Introspection #11: Man Enough
Happy mental health month! To all the men stumbling upon this article, have there been any moments in your chaotic lives when you thought…
“I’ve been pretending to be a man that I’m not my entire life.”
The answer is yes for Justin Baldoni. The poised individual gracefully acting on Five Feet Apart. The proud figure eloquently performing on Clouds. The muscular man confidently presenting on Jane the Virgin.
A desolate human despairingly struggling with doubts and apprehensions.
Yet, I did not confide in anyone in fear of appearing weak. Soon, however, I realized that my delicate heart could only carry so much pain before it inevitably collapsed, leaving behind a permanent mental scar.
With each second of concealing my pain, I felt like a rubber band mercilessly being stretched until I inevitably snapped.
Consequently, I reached out to friends for my mental health. Sharing my thoughts was initially worrisome, but the thoughtful perspectives that I received inflicted me with a realization that I made the right decision for my mind’s sake.
Alas, it disheartens me that other men do not cherish their mental health as I.
But Baldoni’s views make me hope that other men like him exist.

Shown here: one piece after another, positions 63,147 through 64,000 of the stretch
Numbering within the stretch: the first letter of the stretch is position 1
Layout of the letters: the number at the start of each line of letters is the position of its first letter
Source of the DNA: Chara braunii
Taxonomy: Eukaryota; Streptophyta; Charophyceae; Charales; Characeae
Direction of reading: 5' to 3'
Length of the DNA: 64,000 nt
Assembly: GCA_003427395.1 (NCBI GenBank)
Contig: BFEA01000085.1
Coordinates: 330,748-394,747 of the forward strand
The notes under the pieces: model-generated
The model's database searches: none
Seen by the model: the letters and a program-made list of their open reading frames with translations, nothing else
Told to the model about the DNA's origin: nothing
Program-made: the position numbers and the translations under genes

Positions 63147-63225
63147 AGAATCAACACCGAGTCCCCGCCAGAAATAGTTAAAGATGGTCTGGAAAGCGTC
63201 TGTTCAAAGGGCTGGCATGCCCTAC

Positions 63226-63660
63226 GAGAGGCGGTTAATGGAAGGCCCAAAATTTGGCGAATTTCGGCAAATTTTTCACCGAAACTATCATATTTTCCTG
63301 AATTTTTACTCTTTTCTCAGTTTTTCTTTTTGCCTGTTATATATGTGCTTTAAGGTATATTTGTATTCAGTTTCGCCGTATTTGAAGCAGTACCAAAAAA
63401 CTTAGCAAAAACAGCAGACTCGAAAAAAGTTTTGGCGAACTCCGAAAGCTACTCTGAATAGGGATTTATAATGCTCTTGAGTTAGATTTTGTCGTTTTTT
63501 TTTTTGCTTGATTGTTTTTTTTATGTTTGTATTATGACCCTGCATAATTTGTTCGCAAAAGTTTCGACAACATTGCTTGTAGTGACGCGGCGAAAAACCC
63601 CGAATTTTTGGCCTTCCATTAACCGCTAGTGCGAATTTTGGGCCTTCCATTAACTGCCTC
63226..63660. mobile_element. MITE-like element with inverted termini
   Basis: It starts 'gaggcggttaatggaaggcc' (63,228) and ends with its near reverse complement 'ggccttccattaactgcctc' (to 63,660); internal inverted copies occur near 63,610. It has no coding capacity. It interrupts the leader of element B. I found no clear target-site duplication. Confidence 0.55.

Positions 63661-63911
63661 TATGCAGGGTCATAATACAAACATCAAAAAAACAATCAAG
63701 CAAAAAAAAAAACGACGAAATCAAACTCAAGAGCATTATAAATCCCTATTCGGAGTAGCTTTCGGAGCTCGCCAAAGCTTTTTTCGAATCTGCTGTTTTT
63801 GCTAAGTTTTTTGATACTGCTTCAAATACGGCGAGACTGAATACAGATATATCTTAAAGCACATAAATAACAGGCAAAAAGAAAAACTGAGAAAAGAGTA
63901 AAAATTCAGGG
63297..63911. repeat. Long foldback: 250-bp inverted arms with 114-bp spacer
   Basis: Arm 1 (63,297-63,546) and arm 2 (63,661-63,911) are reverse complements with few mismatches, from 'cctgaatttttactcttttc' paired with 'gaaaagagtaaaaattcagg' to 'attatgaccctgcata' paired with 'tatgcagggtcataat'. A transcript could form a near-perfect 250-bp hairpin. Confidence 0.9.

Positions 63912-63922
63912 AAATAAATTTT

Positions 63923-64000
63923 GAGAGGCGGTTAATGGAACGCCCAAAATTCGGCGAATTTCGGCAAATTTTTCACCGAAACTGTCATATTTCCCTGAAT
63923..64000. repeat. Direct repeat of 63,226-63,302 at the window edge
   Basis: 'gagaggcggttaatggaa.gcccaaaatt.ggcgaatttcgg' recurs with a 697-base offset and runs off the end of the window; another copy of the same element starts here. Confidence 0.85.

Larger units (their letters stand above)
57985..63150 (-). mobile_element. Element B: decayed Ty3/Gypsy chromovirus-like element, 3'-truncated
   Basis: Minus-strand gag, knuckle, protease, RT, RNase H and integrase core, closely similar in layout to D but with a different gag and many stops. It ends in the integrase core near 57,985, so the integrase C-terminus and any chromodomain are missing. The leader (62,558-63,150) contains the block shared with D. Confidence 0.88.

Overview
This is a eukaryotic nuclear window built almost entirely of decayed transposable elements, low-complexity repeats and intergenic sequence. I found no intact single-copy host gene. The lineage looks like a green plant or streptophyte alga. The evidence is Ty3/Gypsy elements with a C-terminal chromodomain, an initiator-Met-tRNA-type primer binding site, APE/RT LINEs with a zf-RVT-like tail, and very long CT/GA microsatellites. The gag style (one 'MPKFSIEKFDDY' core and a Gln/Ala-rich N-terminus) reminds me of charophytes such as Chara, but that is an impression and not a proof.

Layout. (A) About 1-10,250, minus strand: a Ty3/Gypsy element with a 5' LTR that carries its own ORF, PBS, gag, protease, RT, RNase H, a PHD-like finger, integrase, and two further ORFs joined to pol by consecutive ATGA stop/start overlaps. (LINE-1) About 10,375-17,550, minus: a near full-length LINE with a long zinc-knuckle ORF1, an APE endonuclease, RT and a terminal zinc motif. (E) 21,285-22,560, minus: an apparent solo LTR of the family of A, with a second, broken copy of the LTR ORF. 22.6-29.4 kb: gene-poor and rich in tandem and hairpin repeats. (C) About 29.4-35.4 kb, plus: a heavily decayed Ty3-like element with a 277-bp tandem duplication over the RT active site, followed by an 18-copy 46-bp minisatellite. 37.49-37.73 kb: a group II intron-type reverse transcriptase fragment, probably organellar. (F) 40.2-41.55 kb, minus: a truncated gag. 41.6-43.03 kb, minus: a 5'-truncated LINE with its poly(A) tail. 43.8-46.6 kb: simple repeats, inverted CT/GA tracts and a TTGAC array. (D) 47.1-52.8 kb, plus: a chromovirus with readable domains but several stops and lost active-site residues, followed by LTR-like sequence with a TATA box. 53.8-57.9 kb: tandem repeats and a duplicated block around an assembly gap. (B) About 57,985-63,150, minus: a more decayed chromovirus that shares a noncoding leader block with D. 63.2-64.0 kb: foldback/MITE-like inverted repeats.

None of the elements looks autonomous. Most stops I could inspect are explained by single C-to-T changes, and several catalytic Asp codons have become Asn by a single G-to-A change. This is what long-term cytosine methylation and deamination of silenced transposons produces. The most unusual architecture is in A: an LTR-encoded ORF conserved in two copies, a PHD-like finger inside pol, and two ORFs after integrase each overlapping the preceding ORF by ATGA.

In his TedTalk, “Why I’m done trying to be ‘man enough,” Baldoni reflects on how society enforces men with ideals that ask that men dismiss any qualities that make them appear “feminine.”
For instance, men are asked to not be caring or gentle, but rather, strong and heroic.
These ideals disgust Baldoni.
I do not wish to stereotype men. However, I do agree with Baldoni that many men, like him and I, experience the same repugnant societal ideals that force us to be insensitive to our emotions.
Men need help.
We, men, are asked to be strong when we are weak. We, men, are asked to lead when we are uncertain. We, men, are asked to meet standards to avoid being called unmanly, weak, or an unforgivable disappointment.
However, nurturing our mental health will never make us men me any of those things.
Unfortunately, when I speak to other men about my emotions, each always gives the same four words.
“Things will get better.”
An empty promise.
Artificial reassurances are like “gifts” containing a disappointing lump of coal. However, constructive thoughts about my feelings provide me with valuable insights which help me understand how my evolving spirit can truly flourish.
A solution will be reached by men who muster the strength to release themselves from toxic masculinity’s chains, spreading the love they find for themselves to unite with other men until all men are saved.
I broke from the chains.
Baldoni broke from the chains.
Now we are free to unchain other men.
We must diminish the gender barriers created by society’s inimical stereotypes. Rather than imposing juxtaposing qualities between genders, individuals must learn to appreciate the beauty that exists between what men and women share as human beings.
As Baldoni wisely ends his inspiring TedTalk, “instead of teaching our kids to be brave boys or pretty girls…
Can’t we just teach them to be good humans?”
People like him force us to reevaluate what it means to be a “man.”